naturally arouse the interest of an ordinary citizen. In the final analysis, it is for the courts to determine in a case by case basis whether the matter at issue is of interest or importance, as it relates to or affects the public. The information sought by the petitioner in this case is the truth of the claim of certain government employees that they are civil service eligibles for the positions to which they were appointed. Thus, it is indeed a matter of public concern. The civil service eligibility of a sanitarian is a matter of public interest. But then, it is not enough that the information sought is of public interest. For Mandamus to lie in a given case, the information must not be among the species exempted by law from the operation of the constitutional guarantee. In the instant, case while refusing to confirm or deny the claims of eligibility, the respondent CSC has failed to cite any provision in the Civil Service Law which would limit the petitioner's right to know who are, and who are not, civil service eligibles. The SC took judicial notice of the fact that the names of those who pass the civil service examinations, as in bar examinations and licensure examinations for various professions, are released to the public. Hence, there is nothing secret about one's civil service eligibility, if actually possessed. Petitioner's request is, therefore, neither unusual nor unreasonable. And when, as in this case, the government employees concerned claim to be civil service eligibles, the public, through any citizen, has a right to verify their professed eligibilities from the Civil Service Commission. The duty of the respondent Commission to confirm or deny the civil service eligibility of any person occupying the position becomes, therefore, imperative. Article III, Sec. 7 of the 1987 Constitution also reads: "The right of the people to information on matters of public concern shall be recognized. Access to official records, and to documents, and papers pertaining to official acts, transactions, or decisions, as well as to government research data used as basis for policy development, shall be afforded the citizen, subject to such limitations as may be provided by law."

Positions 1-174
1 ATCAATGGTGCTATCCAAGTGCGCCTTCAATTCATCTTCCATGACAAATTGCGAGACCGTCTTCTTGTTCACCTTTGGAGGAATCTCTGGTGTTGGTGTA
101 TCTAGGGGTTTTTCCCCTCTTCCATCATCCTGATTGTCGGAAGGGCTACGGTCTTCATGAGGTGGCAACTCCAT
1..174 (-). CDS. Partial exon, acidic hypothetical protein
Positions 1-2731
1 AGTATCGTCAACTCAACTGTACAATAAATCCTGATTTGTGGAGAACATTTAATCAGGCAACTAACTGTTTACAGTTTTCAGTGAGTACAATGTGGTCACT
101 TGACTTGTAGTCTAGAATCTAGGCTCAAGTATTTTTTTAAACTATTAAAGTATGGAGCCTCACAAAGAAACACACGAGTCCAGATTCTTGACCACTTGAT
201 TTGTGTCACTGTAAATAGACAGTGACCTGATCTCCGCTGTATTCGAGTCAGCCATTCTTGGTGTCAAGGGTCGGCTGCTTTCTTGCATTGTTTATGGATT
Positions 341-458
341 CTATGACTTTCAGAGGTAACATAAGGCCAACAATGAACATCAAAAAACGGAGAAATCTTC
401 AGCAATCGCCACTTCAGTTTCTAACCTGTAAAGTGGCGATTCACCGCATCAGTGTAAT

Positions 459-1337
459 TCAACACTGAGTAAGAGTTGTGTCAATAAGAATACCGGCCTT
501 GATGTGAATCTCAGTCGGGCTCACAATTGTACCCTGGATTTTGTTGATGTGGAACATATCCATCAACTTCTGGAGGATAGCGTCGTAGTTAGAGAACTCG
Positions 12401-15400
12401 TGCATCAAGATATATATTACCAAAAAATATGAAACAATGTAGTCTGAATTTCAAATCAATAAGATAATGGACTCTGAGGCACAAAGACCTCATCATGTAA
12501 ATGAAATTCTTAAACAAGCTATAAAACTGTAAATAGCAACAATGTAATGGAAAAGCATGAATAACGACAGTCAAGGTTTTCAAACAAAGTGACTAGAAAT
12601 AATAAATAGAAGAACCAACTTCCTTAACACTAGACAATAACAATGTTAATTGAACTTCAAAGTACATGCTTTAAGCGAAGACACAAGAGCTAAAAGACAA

W/N the civil service eligibilities are considered matters of public concern HELD: Yes. In determining whether or not a particular information is of public concern there is no rigid test which can be applied. "Public concern" like "public interest" is a term that eludes exact definition. Both terms embrace a broad spectrum of subjects which the public may want to know, either because these directly affect their lives, or simply because such matters
These constitutional provisions are self-executing. They supply the rules by means of which the right to information may be enjoyed by guaranteeing the right and mandating the duty to afford access to sources of information. Thus, while the manner of examining public records may be subject to reasonable regulation by the government agency in custody thereof, the duty to disclose the information of public concern, and to afford access to public records cannot be discretionary on the part of said agencies. Certainly, its performance cannot be made contingent upon the
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POLITICAL LAW REVIEW CASE DIGESTS : PRINCIPLES AND STATE POLICIES discretion of such agencies. (Additional note: SC defined "public" in this case)
W/N the voting slips of the members are considered as private, personal, and confidential information HELD: